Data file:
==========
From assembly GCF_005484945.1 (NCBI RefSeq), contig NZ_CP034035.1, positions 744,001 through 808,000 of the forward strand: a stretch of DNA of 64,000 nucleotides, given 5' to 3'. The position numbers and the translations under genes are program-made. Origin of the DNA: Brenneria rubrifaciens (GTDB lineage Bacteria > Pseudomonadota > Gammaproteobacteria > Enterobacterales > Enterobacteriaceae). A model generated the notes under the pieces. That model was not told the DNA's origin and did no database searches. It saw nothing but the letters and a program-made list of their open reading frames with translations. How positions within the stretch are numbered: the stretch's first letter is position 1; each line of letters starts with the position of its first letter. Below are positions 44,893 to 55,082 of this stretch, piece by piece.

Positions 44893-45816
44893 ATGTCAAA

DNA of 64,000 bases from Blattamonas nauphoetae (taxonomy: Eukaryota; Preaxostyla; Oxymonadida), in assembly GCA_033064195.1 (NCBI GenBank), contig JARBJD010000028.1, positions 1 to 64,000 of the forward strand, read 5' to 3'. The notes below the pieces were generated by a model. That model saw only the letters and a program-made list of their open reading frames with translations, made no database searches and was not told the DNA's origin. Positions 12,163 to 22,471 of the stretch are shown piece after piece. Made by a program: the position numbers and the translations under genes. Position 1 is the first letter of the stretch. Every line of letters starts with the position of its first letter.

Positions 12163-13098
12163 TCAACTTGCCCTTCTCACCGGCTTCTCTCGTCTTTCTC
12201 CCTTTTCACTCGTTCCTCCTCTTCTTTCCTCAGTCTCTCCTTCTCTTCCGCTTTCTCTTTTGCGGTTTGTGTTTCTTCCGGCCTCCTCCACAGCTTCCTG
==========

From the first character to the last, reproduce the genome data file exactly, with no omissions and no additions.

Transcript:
From assembly GCF_005484945.1 (NCBI RefSeq), contig NZ_CP034035.1, positions 744,001 through 808,000 of the forward strand: a stretch of DNA of 64,000 nucleotides, given 5' to 3'. The position numbers and the translations under genes are program-made. Origin of the DNA: Brenneria rubrifaciens (GTDB lineage Bacteria > Pseudomonadota > Gammaproteobacteria > Enterobacterales > Enterobacteriaceae). A model generated the notes under the pieces. That model was not told the DNA's origin and did no database searches. It saw nothing but the letters and a program-made list of their open reading frames with translations. How positions within the stretch are numbered: the stretch's first letter is position 1; each line of letters starts with the position of its first letter. Below are positions 44,893 to 55,082 of this stretch, piece by piece.

Positions 44893-45816
44893 ATGTCAAA

DNA of 64,000 bases from Blattamonas nauphoetae (taxonomy: Eukaryota; Preaxostyla; Oxymonadida), in assembly GCA_033064195.1 (NCBI GenBank), contig JARBJD010000028.1, positions 1 to 64,000 of the forward strand, read 5' to 3'. The notes below the pieces were generated by a model. That model saw only the letters and a program-made list of their open reading frames with translations, made no database searches and was not told the DNA's origin. Positions 12,163 to 22,471 of the stretch are shown piece after piece. Made by a program: the position numbers and the translations under genes. Position 1 is the first letter of the stretch. Every line of letters starts with the position of its first letter.

Positions 12163-13098
12163 TCAACTTGCCCTTCTCACCGGCTTCTCTCGTCTTTCTC
12201 CCTTTTCACTCGTTCCTCCTCTTCTTTCCTCAGTCTCTCCTTCTCTTCCGCTTTCTCTTTTGCGGTTTGTGTTTCTTCCGGCCTCCTCCACAGCTTCCTG